Paxton wrote:Doesn't your suggestion that the channels should be assigned to different types of users go against the principle of licence-exempt spectrum? Assigning the channels goes back to putting the spectrum in the hands of the the regulators.
Protecting a licensed band for some industries (e.g. healthcare, or SCADA controls) might be a good thing.

Paxton wrote:I have used a spectrum analyser in urban areas and it does, on the face of it, look very busy. The max hold view gets saturated very quickly. When you carefully look at the bursts, though, you see that there are plenty of time gaps.

The highest frame rate I have recorded so far in urban areas is just 650 frames per second, which is not very much at all.

There seems to be a gap between what people think is there and what you get when you try measuring it.

Paxton
Again, it depends where you are, and what you are looking at. Sure, in some areas, you may have 25 people in one build using ch. 6 and no one is really moving a lot of traffic, so that it isn't congested based on the time bursts. However, add a couple of people downloading ISOs or <gag> using a P2P file sharing (mal)ware, and you can have a real mess.
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Postby streaker69 » Tue Aug 12, 2008 6:37 am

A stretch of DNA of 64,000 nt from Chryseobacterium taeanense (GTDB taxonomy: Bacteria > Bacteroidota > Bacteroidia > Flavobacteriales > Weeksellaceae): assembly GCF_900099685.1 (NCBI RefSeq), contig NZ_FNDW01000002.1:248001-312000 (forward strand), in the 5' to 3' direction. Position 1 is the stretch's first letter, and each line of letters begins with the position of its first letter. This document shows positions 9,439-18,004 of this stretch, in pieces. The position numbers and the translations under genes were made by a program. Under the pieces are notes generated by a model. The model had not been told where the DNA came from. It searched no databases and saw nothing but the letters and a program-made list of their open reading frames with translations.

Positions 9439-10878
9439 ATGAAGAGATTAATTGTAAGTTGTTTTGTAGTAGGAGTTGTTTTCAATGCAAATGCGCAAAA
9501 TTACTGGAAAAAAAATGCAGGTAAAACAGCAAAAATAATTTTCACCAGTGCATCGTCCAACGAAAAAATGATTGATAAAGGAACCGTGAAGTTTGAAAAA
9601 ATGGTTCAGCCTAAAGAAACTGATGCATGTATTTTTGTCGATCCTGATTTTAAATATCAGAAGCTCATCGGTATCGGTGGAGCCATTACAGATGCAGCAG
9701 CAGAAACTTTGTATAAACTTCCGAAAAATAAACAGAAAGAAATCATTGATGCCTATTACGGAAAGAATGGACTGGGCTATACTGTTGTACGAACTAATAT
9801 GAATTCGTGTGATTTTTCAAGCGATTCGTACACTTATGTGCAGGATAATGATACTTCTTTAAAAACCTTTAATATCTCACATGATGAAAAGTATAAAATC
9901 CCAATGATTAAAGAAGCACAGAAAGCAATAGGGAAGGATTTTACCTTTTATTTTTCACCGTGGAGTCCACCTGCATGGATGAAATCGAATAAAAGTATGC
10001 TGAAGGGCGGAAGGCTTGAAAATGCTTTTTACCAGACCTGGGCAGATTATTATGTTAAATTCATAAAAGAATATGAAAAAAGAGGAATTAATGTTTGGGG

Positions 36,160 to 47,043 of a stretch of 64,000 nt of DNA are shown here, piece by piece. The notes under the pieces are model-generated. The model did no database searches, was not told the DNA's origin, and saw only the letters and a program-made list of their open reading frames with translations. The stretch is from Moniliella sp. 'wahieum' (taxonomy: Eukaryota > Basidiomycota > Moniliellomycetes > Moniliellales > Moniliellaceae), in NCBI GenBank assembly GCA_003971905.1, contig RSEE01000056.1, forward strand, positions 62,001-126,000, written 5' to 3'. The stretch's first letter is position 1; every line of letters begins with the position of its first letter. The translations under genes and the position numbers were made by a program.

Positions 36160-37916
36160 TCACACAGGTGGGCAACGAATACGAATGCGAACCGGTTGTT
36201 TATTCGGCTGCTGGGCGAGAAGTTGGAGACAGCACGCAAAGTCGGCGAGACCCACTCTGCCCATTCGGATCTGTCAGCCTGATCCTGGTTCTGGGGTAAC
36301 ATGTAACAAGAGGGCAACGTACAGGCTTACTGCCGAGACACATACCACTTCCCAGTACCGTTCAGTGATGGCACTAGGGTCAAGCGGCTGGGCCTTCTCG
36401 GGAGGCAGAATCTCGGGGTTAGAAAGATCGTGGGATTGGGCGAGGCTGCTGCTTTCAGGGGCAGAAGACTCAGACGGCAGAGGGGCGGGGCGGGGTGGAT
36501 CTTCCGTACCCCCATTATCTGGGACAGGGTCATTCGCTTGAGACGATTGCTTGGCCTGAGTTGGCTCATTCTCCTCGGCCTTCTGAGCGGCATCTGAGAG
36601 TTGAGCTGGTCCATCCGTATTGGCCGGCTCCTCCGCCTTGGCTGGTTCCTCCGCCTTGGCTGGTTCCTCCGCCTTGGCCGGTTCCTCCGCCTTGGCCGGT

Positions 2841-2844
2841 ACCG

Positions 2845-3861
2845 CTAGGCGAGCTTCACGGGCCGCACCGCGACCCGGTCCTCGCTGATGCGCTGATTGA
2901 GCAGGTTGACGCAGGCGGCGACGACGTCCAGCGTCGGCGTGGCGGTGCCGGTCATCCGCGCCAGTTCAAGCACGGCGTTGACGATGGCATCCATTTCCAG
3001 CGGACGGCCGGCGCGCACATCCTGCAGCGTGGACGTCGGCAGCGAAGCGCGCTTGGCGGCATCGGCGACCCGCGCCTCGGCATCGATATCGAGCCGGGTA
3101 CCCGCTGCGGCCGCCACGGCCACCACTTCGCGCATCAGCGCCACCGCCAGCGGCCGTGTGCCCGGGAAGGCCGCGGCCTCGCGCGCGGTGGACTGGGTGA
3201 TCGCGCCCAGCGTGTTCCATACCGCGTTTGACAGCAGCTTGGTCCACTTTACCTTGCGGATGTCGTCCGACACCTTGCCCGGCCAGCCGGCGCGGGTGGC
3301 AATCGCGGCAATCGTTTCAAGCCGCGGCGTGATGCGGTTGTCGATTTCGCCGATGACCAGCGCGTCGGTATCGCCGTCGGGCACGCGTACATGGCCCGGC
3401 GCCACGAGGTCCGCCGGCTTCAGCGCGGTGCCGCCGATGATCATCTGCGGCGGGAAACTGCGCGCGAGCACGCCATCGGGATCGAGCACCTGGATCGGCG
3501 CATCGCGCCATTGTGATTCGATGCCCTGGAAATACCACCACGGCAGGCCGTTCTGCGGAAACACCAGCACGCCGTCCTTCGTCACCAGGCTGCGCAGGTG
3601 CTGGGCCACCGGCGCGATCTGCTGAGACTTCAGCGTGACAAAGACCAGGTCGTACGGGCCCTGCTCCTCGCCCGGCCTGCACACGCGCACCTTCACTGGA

Thorn wrote:

Protecting a licensed band for some industries (e.g. healthcare, or SCADA controls) might be a good thing.



I completely agree with this. I think a dedicated Wifi system for SCADA would be great.

I think one of the issues is that many people can't see outside of their own little world and don't realize that there's other people out there that NEED to use it instead of wanting to use it.

I can't tell you the number of people that I've talked that have no need for wireless in their homes, but still have it. People with a desktop machine sitting 5 feet from an AP with a USB dongle sticking out of the front. Damnit, just plug the CAT5 cable in.
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Postby Beard » Tue Aug 12, 2008 6:46 am

Thorn wrote:Ugh. There would have to be a lot of intelligence built in, or the things would go into a state where one change would trigger a ripple effect where channels were constantly changing.

Protecting a licensed band for some industries (e.g. healthcare, or SCADA controls) might be a good thing.

Again, it depends where you are, and what you are looking at. Sure, in some areas, you may have 25 people in one build using ch. 6 and no one is really moving a lot of traffic, so that it isn't congested based on the time bursts. However, add a couple of people downloading ISOs or <gag> using a P2P file sharing (mal)ware, and you can have a real mess.